Since its inception, CNT has pioneered sustainable, equitable, and growth-oriented solutions that reimagine how cities think about transportation and land use. One area of work is equitable transit-oriented development (eTOD), which helps underserved communities tackle affordability, meet transportation needs, and decrease climate change impacts. In light of increased community interest in walkable, connected environments, CNT recently hosted a series of workshops addressing pertinent eTOD topics. These included community history and culture, affordable housing, parking requirements, and new transportation technology. The workshops are complemented by CNT’s eTOD Social Impact Calculator, which quantifies the many benefits of eTOD practices.
Preserving the history and culture of a community is essential to maintaining a neighborhood’s unique cultural characteristics. In one workshop, Ciere Boatwright of Chicago Neighborhood Initiatives highlighted the impact of historic preservation and artists’ housing on community and economic development. Along with enriching the broader community, understanding and preserving the cultural makeup of a community and its history ultimately helps shed new light on tough problems and reduce or prevent racial and ethnic divisions.
Affordable housing is a multi-dimensional element of eTOD as it improves social service delivery, reduces emissions, and increases neighborhood spending. First, providing affordable, supportive housing near transit reduces transportation costs and allows residents to more easily access jobs, services, and opportunities. Building affordable housing near transit is also an effective greenhouse gas reduction strategy; CNT found that in Cook County, on average households living within ½ a mile of fixed guideway transit drive more than 25% less than the average household. In addition, low-income households living within ¼ mile of frequent transit drive less than 50% the miles driven by higher-income households, emphasizing the importance of creating opportunities for low-income families to live near transit stations.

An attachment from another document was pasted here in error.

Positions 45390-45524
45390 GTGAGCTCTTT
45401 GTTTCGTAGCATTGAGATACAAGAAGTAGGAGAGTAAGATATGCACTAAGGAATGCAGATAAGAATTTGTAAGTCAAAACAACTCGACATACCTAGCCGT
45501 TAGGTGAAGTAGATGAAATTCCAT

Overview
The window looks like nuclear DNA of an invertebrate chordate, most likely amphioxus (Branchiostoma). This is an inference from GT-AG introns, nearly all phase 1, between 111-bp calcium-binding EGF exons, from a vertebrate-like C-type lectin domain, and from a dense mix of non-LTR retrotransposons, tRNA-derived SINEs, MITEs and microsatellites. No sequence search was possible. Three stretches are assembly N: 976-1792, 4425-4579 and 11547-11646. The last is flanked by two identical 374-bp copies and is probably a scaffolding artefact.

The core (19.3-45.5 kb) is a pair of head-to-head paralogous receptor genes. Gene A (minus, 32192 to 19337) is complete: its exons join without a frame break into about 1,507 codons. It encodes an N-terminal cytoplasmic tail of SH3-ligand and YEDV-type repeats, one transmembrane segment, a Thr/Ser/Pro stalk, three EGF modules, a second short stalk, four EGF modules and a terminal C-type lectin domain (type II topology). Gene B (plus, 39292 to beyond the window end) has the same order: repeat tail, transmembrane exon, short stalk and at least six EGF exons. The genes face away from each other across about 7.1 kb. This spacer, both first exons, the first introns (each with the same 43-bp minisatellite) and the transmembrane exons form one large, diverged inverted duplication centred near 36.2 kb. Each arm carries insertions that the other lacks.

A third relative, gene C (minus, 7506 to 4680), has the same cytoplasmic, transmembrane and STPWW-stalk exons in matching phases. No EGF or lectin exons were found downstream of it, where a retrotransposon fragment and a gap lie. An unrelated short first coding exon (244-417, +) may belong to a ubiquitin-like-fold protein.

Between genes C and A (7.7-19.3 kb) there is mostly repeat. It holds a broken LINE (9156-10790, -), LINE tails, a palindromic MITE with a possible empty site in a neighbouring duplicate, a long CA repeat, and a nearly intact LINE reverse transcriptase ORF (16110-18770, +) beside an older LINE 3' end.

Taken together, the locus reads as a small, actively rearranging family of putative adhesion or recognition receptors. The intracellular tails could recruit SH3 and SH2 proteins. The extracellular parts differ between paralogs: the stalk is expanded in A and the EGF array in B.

Finally, when neighborhoods add housing, it increases spending power. An affordable multifamily building can add hundreds of thousands, or millions of dollars into neighborhood consumer spending, supporting the local economy. The Calculator quantifies that boost to local retail based on the combined incomes of building residents.
After housing, transportation is the second highest household cost. Reforming our parking and transportation policies, particularly phasing out minimum parking requirements to improve transit access and reduce auto dependence, will stimulate economic success in neighborhoods, make day-to-day living more affordable and equitable for residents, and ultimately save municipal governments money.
The rise of new transportation technologies plays an important role in eTOD implementation. As new transportation methods and technologies are introduced, eTOD prioritizes the needs of the community and seeks to mitigate the displacement of residents, businesses, and the overall culture. Finding a middle ground for innovative transportation technologies to co-exist in communities requires an equity lens to both address the socioeconomic challenges and leverage the opportunities these technologies can bring.
The workshops, which took place throughout the spring of 2019, were recorded and are now available to view here. CNT looks forward to continuing the conversation on eTOD and its value in community development. In collaboration with Elevated Chicago, CNT is supporting the development of an eTOD Policy Implementation Plan as called for in an amendment to the TOD Ordinance adopted in January, 2019.
Special thanks to Kira Baltutis, CNT intern, for co-authoring this post.